Surely this needs no introduction. I’ll give it one though. One of the greatest records of the seventies in my book. One of the greatest records of all time, actually. I’m not going to dissect it or wheel out tired stories about its production, just turn it up as loud as you can and lose yourself in its utter majesty. Then do it again.

Track 17. Aint No Saint by John Martyn.

The much missed Mr Martyn next and a cut from his Jazzy fifth album ‘Inside Out’. This features some lovely tabla from Kesh Sathie and was a favourite of the man himself. The track’s title was chosen for a career spanning retrospective of John’s released shortly before his death.

Track 18. Para Qué Sufrir by Natalia Lafourcade.

Mexican singer songwriter Natalia is one of the most successful singers in Latin America. Her latest album ‘Hasta La Raiz’ won this years Grammy for Best Latin Rock, Urban or Alternative Album and this light piece of bossa loveliness is taken from it.

Track 19. Aht Uh Mi Hed by Shuggie Otis.

Next up is guitar prodigy Shuggie Otis and a track from his three years in the making 1974 LP, ‘Inspiration Information’. Shuggie was still only eighteen when he began work on his second solo album, playing almost all the instruments save for the gorgeous strings which interject periodically.

Track 20. By The Time I Get To Phoenix by Erma Franklin.

S.S.C time. I don’t think there’s been a bad version of Jimmy Webb’s classic. From Frank Sinatra to Isaac Hayes to Nick Cave, and of course Glen Campbell’s pretty much definitive rendition. Erma gives it a new dimension here though. Her delivery evokes escaping from, rather than simply leaving a lover.


There you go then. That’s another twenty tracks and 1 hour and 24 minutes worth of listening pleasure for your lugoils. Next week, we have a mammoth playlist which is just shy of two hours long. Hooo-whee! So Join us then, or join us now! At the facebook page HERE!.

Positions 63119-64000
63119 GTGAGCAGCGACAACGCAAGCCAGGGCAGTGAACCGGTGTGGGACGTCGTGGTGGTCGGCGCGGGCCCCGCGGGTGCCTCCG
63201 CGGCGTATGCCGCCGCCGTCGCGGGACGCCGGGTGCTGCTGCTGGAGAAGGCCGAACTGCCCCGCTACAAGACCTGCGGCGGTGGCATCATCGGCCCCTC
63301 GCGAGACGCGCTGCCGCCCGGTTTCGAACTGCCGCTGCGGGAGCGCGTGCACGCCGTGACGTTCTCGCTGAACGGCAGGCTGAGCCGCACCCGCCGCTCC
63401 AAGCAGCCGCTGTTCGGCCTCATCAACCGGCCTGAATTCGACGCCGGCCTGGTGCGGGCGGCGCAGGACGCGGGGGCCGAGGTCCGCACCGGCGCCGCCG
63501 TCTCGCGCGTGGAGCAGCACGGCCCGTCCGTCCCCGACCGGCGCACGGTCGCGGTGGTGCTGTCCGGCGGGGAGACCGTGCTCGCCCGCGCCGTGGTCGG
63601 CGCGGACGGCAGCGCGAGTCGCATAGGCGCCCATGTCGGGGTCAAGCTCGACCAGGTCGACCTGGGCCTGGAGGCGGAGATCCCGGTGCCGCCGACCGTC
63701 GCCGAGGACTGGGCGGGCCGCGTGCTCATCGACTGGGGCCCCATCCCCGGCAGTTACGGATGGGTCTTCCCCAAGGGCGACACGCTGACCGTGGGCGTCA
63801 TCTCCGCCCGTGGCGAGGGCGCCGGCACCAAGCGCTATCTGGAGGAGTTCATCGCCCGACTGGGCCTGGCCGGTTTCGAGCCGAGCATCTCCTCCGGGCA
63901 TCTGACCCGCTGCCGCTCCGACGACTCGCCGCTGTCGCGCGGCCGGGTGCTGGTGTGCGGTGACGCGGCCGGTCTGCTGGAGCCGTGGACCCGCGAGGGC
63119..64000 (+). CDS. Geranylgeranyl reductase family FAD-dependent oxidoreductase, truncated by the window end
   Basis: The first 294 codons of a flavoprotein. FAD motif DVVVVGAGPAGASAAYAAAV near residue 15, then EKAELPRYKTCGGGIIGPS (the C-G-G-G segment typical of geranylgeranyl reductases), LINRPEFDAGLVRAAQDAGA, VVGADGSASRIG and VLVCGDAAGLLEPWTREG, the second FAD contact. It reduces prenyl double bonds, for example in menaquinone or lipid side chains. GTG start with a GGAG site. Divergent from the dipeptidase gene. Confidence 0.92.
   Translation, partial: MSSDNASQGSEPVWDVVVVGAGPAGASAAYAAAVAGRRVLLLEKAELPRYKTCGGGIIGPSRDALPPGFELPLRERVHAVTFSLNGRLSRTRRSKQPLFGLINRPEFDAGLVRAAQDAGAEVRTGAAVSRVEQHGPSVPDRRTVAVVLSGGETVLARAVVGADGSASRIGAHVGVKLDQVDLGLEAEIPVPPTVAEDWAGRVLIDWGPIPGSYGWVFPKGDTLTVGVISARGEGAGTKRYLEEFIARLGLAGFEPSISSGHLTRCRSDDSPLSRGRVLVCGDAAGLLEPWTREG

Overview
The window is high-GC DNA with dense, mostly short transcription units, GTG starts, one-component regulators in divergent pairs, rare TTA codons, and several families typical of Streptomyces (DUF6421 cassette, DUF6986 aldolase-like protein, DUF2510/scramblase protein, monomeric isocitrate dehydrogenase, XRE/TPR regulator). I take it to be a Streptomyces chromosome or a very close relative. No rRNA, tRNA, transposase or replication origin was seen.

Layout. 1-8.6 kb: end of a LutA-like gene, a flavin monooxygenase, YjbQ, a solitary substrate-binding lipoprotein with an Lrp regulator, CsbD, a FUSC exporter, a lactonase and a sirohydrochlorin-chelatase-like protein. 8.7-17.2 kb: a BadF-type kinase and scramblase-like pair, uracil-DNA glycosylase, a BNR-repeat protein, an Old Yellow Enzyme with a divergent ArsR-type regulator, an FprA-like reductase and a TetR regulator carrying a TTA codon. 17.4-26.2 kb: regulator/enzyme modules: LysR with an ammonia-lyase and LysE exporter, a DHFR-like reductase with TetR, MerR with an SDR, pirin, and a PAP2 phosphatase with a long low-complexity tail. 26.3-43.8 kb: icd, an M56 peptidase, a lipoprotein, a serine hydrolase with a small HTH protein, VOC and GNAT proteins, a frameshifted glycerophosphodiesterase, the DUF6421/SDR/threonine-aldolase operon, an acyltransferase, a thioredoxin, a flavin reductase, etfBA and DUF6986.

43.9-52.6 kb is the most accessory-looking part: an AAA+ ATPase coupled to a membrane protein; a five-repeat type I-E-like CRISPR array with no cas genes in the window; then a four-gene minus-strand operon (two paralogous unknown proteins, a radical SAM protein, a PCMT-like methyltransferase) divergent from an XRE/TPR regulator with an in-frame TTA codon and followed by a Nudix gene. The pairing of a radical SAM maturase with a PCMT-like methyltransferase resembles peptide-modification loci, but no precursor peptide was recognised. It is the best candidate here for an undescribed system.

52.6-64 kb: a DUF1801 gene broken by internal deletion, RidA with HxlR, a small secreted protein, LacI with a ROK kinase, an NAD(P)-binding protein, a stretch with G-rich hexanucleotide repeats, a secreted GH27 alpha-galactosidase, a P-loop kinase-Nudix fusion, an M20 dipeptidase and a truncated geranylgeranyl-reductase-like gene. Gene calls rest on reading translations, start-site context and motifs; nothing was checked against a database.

Until then, Pay Your Rates.

Andrew Orley.

I Laughed So Loud Inside Myself, It All Began To Hurt.

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Nobody’s Listening. No.40. 22.8.16.

Hullo. Welcome to playlist number 40. Yes, it’s still going with no end in sight. Well, maybe. I’m toying with the idea of ending on number 50, or maybe 52 so you’ve got a full year of not listening. We’ll see. When I started compiling these playlists it was only meant to be an occasional thing but the very next week I did another and it rolled on from there. I suppose I’ll keep on going until it becomes a chore, but at the moment I’m still enjoying it  so, as I said, we’ll see…

Anyway, what have we got for you this week? More of what you’d expect and a few surprises here and there including of course Paulo’s Pick Of The Week. This week my very good friend, bandmate and the man who dubbed the English voice of Zoltar in Battle Of The Planets has chosen a throwback to seventies P.I.F’s. (Public Information Films).

Hey ho, Let’s go…

Track 1. Ruby by Silver Apples.

What better way to kick off our ‘Ruby’ edition of Nobody’s Listening than with this 1968 track from electronic music pioneers Silver Apples? Actually it was a close call between this and tracks by Kaiser Chiefs and Kenny Rogers. Nah, not really, this was a shoe in. They’re playing a few shows in the UK next week, unfortunately work commitments mean I can’t attend, but I urge you to catch one if you can.

Track 2. My Smile Is Just A Frown (Turned Upside Down) by Carolyn Crawford.

This minor Motown hit was released in 1964 by Ms Crawford who was only fourteen years old at the time. The winner of a Detroit radio station talent contest, her prize was a recording contract with the esteemed Motor City label.

Track 3. Intern by Angel Olsen.

After our sixties opening salvo we bring you bang up to date with this weeks cover star. Olsen released this single in June this year as a pre-cursor to her LP ‘MY WOMAN’ which is slated for release next month. It begins as a minimalist electronic piece until the minute and a half mark when her yearning vocal takes a higher register and the synths swell before melting away once more. Slightly truncated video below, so seek out the whole track if you can.

Track 4. Mind How You Go by The Advisory Circle.